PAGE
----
The Importance of Weight Shifting for Pressure Relief

Posted by Garrison Redd in Life After Paralysis on September 26, 2022 # Health, Lifestyle

Garrison Redd, a wheelchair user, talking with two other people, one in a wheelchairLiving as a T-12 incomplete paraplegic for the last 17 years comes with many experiences, mostly good (fortunately) and some bad. The main reason I can attest to many good (even great) experiences is that I figured out ways to take care of myself. I realized it is some of the little things that affect us in major ways for my readers with a spinal cord injury. Whether it is urinary tract infections, spasticity, and many other issues that come with living with a spinal cord injury. This blog will discuss the importance of pressure relief to prevent skin breakdown that can lead to a pressure sore, on that part of the body where the sun doesn’t shine too often.

I am often asked by others how many pressures sores I have had during my life as a “para,” and what I say is, “None.” I never had a pressure sore or skin breakdown on my butt because I move constantly. When I was initially injured, I started out by having a regime where every 30 minutes I would take 2 minutes to do some pressure relief. Then, I would do push-ups using my side guards for support for about 10-15 seconds for 2 sets. Along with doing the push-ups on the side guards, I would also lean to each side for about 20-25 seconds for 2 sets.

Currently, after 17 years of being injured, I still do pressure relief. However, it isn’t as regimented as it once was. Throughout my day-to-day, I get pressure relief through transferring. Being able to transfer onto or into multiple objects such as cars, lounge furniture, or even work furniture provides me with a suitable amount of pressure relief to protect me from skin breakdown. I want to note that your transfer technique is also very important. I personally never slide to transfer; I always pop up. I will explain more about my technique in another blog. Just to give you an idea, I ensure my butt is always in the air when moving from the chair to another seating area. I do want to note that everyone’s technique will vary from person to person because we all have different abilities.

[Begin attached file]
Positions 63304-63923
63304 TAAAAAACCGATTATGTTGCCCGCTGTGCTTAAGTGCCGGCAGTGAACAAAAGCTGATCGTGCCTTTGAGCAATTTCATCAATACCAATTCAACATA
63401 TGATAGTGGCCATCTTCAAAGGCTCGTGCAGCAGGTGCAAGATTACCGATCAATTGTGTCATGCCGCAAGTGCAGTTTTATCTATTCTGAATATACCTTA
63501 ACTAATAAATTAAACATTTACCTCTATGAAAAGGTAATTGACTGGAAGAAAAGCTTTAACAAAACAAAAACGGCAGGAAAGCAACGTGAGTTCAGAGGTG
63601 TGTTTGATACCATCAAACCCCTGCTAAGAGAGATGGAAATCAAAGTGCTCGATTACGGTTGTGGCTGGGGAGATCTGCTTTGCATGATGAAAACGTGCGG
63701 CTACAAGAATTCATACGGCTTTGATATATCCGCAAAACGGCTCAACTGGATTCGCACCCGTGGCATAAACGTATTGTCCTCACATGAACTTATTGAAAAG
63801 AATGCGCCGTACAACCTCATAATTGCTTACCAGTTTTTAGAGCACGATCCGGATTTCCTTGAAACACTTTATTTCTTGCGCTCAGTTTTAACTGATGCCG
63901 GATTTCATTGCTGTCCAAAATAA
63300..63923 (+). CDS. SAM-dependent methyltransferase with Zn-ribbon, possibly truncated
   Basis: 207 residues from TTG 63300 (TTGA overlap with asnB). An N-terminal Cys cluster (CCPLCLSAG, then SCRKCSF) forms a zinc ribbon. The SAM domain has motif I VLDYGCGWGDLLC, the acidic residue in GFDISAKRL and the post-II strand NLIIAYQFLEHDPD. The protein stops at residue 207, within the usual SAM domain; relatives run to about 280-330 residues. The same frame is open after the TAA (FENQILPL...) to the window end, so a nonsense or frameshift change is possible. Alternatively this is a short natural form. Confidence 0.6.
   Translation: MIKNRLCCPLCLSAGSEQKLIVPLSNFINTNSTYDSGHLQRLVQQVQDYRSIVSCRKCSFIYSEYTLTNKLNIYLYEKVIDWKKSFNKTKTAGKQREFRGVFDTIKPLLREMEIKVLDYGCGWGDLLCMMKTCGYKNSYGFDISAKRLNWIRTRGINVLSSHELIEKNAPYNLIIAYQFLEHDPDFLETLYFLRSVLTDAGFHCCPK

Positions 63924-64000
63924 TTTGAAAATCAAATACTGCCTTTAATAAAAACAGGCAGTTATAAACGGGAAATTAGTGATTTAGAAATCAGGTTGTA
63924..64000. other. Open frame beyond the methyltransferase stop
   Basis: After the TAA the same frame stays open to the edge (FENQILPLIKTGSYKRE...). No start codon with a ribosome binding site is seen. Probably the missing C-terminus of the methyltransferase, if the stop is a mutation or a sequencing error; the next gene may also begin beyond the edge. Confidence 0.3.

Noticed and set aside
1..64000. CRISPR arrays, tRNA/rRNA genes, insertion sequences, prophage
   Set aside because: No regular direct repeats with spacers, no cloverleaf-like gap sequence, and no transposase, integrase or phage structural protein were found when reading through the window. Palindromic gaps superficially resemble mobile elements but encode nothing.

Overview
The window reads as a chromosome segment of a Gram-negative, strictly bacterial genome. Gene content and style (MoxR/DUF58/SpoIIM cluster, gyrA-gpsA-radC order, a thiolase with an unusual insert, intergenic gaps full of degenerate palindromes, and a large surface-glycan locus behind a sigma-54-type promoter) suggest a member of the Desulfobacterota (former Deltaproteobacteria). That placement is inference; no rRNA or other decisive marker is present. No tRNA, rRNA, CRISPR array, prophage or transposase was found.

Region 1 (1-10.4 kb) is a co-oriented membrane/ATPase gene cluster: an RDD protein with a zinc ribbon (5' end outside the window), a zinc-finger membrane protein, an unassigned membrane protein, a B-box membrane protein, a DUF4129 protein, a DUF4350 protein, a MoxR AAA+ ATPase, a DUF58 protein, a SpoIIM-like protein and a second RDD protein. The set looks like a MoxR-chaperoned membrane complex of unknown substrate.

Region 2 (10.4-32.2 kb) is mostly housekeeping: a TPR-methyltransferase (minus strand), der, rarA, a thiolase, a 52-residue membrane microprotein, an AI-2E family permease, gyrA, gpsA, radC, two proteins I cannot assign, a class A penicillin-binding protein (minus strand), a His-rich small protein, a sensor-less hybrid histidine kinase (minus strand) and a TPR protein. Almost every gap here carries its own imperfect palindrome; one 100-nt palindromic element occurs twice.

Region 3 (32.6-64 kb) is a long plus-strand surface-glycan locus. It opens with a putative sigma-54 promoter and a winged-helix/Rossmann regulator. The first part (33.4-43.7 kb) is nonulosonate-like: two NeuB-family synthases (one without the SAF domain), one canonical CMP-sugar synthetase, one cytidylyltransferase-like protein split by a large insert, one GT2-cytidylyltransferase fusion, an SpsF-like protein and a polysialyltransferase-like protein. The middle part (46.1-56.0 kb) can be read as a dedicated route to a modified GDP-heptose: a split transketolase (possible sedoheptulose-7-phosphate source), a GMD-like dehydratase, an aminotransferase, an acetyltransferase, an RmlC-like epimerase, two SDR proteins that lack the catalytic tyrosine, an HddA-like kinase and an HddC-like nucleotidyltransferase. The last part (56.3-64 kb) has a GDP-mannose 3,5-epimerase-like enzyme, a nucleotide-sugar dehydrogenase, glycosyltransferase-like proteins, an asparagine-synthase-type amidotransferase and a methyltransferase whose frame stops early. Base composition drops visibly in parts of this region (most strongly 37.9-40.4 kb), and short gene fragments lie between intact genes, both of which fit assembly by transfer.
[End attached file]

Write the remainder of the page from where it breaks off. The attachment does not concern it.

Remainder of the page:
Another important factor when it comes to pressure relief is your cushion. There are various types of cushions, such as foam cushions, memory foam cushions, or air cushions. You would have to consult with your medical team to determine which one is best for you. I personally prefer air cushions from experience, as my skin does best with this form of cushion. Skin assessment is also very important, so, if possible, have someone check your skin daily, or you can purchase a mirror.

As important as pressure relief is, so is pressure prevention. So, check your skin daily and develop a proper pressure relief routine. For more helpful advice, feel free to reach out to me on Instagram @GarrisonRedd.

My name is Garrison Redd. I am a T-12 paraplegic born and raised in Brooklyn, NY. I am searchable under Garrison Redd on YouTube or @GarrisonRedd on Instagram and Facebook. You can visit my website thegarrisonreddproject.org.

The National Paralysis Resource Center website is supported by the Administration for Community Living (ACL), U.S. Department of Health and Human Services (HHS) as part of a financial assistance award totaling $8,700,000 with 100 percent funding by ACL/HHS. The contents are those of the author(s) and do not necessarily represent the official views of, nor an endorsement, by ACL/HHS, or the U.S. Government.